Zekulin said, “The inability of the Ontario government to license retail stores, right off the bat, has resulted in half of the expected market in Canada simply not existing.”
- He noted LPs should accept responsibility for the initial supply shortage that forced Ontario to shut down REC retail licensing, but concluded, “The fact is: there are not enough stores [in Ontario…] and the inability to get more stores rolled out is dramatically hurting the sector.”
- Canopy president Rade Kovacevic said, “The Canadian market is 6-12 months behind where we thought it would be because of (slow) store openings.”
Canopy CFO Mike Lee said the company assumes Ontario will begin licensing 40 new stores per month beginning in January.
- Saying the company believes the province could support 1,000 retailers, Canopy predicted “The number of stores serving [Ontario] consumers could approach 600 within 12 to 18 months.”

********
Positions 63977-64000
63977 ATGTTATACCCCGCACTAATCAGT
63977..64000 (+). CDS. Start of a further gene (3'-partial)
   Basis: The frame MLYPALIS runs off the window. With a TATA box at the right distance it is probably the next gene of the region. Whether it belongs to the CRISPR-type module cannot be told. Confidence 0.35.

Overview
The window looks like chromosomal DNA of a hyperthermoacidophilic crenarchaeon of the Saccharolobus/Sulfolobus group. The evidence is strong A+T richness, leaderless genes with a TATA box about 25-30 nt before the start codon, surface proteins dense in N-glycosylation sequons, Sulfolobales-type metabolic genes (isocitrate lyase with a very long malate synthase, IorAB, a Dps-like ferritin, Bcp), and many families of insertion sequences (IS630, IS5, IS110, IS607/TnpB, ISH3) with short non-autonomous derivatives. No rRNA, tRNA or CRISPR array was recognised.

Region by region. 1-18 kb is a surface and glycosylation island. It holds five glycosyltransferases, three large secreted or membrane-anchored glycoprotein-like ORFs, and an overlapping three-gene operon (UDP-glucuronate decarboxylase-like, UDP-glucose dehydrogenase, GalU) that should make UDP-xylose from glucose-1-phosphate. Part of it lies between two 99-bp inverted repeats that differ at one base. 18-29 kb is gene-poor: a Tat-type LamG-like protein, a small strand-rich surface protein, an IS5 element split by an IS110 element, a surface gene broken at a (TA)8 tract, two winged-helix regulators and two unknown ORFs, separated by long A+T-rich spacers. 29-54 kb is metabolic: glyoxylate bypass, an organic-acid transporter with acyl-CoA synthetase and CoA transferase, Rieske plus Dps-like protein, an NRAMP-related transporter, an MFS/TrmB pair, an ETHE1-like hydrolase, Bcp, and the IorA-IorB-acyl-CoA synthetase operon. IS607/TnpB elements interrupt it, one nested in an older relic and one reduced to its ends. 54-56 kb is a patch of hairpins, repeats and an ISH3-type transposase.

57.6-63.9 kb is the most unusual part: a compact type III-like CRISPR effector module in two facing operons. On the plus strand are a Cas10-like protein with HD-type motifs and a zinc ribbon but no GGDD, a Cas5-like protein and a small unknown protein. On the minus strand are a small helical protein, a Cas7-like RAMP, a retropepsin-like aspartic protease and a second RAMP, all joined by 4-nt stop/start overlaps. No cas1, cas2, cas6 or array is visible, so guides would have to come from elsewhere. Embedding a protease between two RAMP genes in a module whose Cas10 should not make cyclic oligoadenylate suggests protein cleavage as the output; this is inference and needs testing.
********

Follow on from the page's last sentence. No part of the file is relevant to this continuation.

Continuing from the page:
- BMO Capital Markets analyst Tamy Chen said Ontario could not possibly open enough stores in the next year to accommodate the sector’s expected production.
Canopy took “a restructuring charge of $32.7M for returns, return provisions, and pricing allowances primarily related to its softgel & oil portfolio”—two products unpopular with consumers.
- During the last quarterly earnings report in August, Canopy took an $8M gross revenue adjustment on “oversupply of certain oil and gel-cap formats in certain markets.” Retailers reported they were “just not selling.”
- Responding to this quarter’s news, the Financial Post‘s Vanmala Subramaniam said, “Those were disaster products for Canopy.”
- Zekulin connected low oils and gelcap sales to the shortage of stores, insisting, “There is still interest in soft gels and oils.”
Inventory writedowns could become more widespread as wholesale prices decline and LPs that estimated the value of their “biological assets” at far greater than the present selling price are forced to adjust.